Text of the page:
In comparison with our current, conventional wastewater treatment systems, constructed wetlands have the upper hand. “They provide an economical, low technology, less expensive and high energy-saving treatment technology,” Lucero said.
And not just clean water, such method may also support aquatic animals. That may become a source of nutrients to replenish agricultural soils.
What the researchers need to do next to move forward is to combine expertise and implement the lessons from ancient Maya reservoirs with what we’ve known about constructed wetlands.
Today’s water shortages
The current findings from Lucero’s research can be a good answer to the increasingly frequent water shortages.
These have happened in many parts of the world, like Johannesburg, for example. Well, actually, freshwater problems have become too familiar in South Africa.
In the country, there’s been a growing issue on available freshwater resources, unequal distribution of clean water access, and lack of sanitation services. Even Gauteng province, the country’s economic center, hasn’t been immune to the water problems.
Experts say that the crises is a product of multiple factors, such as:
- Deterioration of water infrastructure in some areas, posing a risk of total collapse.
- Prolonged droughts.
- Allegations of corruption which have affected municipalities and treatment facilities.
Moreover, there are other contributing factors have exacerbated the water crisis.
As we know, the rising temperatures that we’re experiencing have led to a lot more water consumption. People in the province consume about 300 liters per day. That’s higher than the global average of 173 liters.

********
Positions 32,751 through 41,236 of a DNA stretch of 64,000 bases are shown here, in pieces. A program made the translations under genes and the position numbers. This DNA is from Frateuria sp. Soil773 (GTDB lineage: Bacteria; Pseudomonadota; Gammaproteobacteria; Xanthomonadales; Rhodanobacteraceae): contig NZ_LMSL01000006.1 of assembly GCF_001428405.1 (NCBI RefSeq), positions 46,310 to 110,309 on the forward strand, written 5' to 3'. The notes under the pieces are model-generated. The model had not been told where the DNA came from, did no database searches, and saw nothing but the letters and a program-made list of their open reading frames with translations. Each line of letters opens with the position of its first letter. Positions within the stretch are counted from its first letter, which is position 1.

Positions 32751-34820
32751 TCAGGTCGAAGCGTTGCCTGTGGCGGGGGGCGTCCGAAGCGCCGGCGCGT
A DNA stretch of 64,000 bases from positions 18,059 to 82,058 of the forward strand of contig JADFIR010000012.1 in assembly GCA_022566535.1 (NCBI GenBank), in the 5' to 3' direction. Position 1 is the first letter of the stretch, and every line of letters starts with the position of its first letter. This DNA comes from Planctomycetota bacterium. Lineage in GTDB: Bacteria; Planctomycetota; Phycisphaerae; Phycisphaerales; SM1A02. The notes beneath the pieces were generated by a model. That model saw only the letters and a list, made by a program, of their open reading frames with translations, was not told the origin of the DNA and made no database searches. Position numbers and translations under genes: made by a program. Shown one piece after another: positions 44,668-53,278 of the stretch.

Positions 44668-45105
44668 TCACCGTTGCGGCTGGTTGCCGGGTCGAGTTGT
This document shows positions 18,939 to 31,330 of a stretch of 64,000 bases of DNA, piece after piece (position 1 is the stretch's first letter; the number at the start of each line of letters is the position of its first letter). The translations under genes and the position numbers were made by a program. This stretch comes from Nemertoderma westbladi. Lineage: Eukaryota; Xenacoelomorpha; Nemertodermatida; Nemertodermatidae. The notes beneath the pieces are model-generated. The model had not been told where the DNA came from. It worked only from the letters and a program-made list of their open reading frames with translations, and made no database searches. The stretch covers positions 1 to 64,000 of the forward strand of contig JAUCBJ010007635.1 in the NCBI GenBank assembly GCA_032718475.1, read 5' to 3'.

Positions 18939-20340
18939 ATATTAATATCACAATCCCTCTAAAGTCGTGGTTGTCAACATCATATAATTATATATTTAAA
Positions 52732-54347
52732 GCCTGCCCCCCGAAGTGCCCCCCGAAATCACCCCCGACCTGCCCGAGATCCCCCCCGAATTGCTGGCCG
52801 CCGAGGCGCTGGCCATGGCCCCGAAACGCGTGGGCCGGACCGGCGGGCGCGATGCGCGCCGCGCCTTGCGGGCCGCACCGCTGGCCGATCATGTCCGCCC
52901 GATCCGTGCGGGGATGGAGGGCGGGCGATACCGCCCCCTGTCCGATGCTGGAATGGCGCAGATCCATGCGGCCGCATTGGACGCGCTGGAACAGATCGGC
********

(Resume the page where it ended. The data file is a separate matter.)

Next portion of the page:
Now, none of the national or regional authorities on water could find effective solutions to the growing crisis.
In fact, the situation has gotten worse. Certain communities, like Brixton in western Johannesburg, have experienced dry taps for over three weeks.
The people have depended on water tankers, but they still use bottled water for drinking and cooking. Both the water quality and reliability are not fully trusted by the residents.
Poor water management that makes it worse
Could water crises in this area been avoided? To put it shortly, yes.
Despite being avoidable, poor water management and insufficient control that goes on for a long time can make things worse. Why? Such poor governance may lead to underfunding water infrastructure and its lack of investment.
Therefore, a collapsing water system that spans supply, treatment, storage, and management happened. And the water crisis got worse when authorities also failed to address surging water demands due to population growth and urban expansion.
Basically, mismanagement and the overall shortfall in water services have further driven the issue a lot worse.
Within the last 5 years, the province faced frequent water cuts. According to the South African Institution of Civil Engineering, about 33% of residents reported water interruptions in the 2020-2021 period.
The report stated that the country’s water infrastructure is now riskier than ever. It emphasized the need for immediate action to improve the severe water shortages.
Experts say that current officials, authorities, and stakeholders in risky areas should put aside blame games. They should instead collaborate to tackle the fundamental issues behind the water challenges, and not just address the symptoms.
The experts also emphasized that there should be more urgent attention to the deteriorating water infrastructure. So, there won’t be any water rationing anymore.
Could the Maya way to control and manage water help for cases like Johannesburg? As we know, each place is different, so there’s no one-size-fits-all solution. But the question still stands: can the ancient way help?
What do you think?